How to Find an Orthomolecular Doctor

Orthomolecular medicine consists of balancing the body's naturally occurring nutrients and chemicals through vitamin therapy and introduces other nutrients, often in megadoses.

While a substantial body of evidence supports the medical benefits of this treatment, many in the medical community reject these findings as the result of the 'placebo effect.' As a result, finding an orthomolecular doctor can be challenging.

Learn about orthomolecular medicine before undergoing treatment. The practice, which originated as a way to alleviate neurological disorders in the 1950s, was later assimilated by Linus Pauling to treat a wider range of illnesses, like cancer, influenza and autism.

Know that the concept of treating patients with nutrients was first considered a last resort when traditional medicine failed. Today, doctors who practice this method consider it a safe, effective alternative.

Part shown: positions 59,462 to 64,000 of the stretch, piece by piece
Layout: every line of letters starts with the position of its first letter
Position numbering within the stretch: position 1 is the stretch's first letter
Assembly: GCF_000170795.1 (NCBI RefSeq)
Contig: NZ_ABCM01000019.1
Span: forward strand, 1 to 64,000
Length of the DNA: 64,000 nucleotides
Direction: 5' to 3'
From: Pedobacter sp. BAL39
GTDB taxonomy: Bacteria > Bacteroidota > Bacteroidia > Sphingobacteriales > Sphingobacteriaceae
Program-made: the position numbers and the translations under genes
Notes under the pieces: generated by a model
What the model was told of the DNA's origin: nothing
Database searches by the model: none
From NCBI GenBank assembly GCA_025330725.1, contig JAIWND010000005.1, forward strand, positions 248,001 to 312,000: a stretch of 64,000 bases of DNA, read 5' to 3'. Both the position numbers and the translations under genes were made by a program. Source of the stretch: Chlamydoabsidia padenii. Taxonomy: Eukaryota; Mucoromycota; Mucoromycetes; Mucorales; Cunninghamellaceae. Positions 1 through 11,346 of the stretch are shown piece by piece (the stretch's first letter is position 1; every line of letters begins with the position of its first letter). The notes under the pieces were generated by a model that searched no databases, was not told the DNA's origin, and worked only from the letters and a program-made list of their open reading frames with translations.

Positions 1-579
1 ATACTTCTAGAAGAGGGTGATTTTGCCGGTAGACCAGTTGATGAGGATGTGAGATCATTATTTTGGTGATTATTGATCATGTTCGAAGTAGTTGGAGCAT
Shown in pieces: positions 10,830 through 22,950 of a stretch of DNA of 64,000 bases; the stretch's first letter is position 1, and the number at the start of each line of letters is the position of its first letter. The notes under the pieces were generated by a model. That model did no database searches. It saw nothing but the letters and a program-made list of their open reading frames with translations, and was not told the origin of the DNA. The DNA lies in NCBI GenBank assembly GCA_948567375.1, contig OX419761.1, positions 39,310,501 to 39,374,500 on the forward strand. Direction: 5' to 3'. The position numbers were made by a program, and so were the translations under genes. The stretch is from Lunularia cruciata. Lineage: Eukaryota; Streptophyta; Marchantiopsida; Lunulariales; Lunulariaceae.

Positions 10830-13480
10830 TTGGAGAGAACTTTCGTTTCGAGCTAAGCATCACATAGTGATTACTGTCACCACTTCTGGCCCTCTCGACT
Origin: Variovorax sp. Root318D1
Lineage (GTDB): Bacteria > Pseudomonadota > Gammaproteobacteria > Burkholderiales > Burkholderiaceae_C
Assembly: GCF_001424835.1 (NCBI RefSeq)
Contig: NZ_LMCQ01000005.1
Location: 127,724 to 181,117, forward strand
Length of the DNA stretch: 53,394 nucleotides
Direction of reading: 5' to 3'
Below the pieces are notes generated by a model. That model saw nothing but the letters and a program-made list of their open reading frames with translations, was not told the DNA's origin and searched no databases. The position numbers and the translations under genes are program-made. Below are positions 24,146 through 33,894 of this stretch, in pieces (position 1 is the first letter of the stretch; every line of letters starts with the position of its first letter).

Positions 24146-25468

Learn more when you visit Orthomolecular Medicine Online (see Resources below).

Use the search engine at the American College for Advancement in Medicine Web site to locate a practitioner (see Resources below).

Find a Web site dedicated to orthomolecular practitioners. provides links to doctors in both the United States and abroad (see Resources below).

Call the offices of practitioners within a reasonable distance to schedule an initial consultation. Find out how long this consultation will last and whether or not you will be charged for it.

Make an appointment with the practitioner(s) who strike you as the most trustworthy and experienced. Arrive at your appointment with a list of questions.

Begin a course of treatment if the practitioner feels--and you agree--that you could benefit from orthomolecular medical treatment.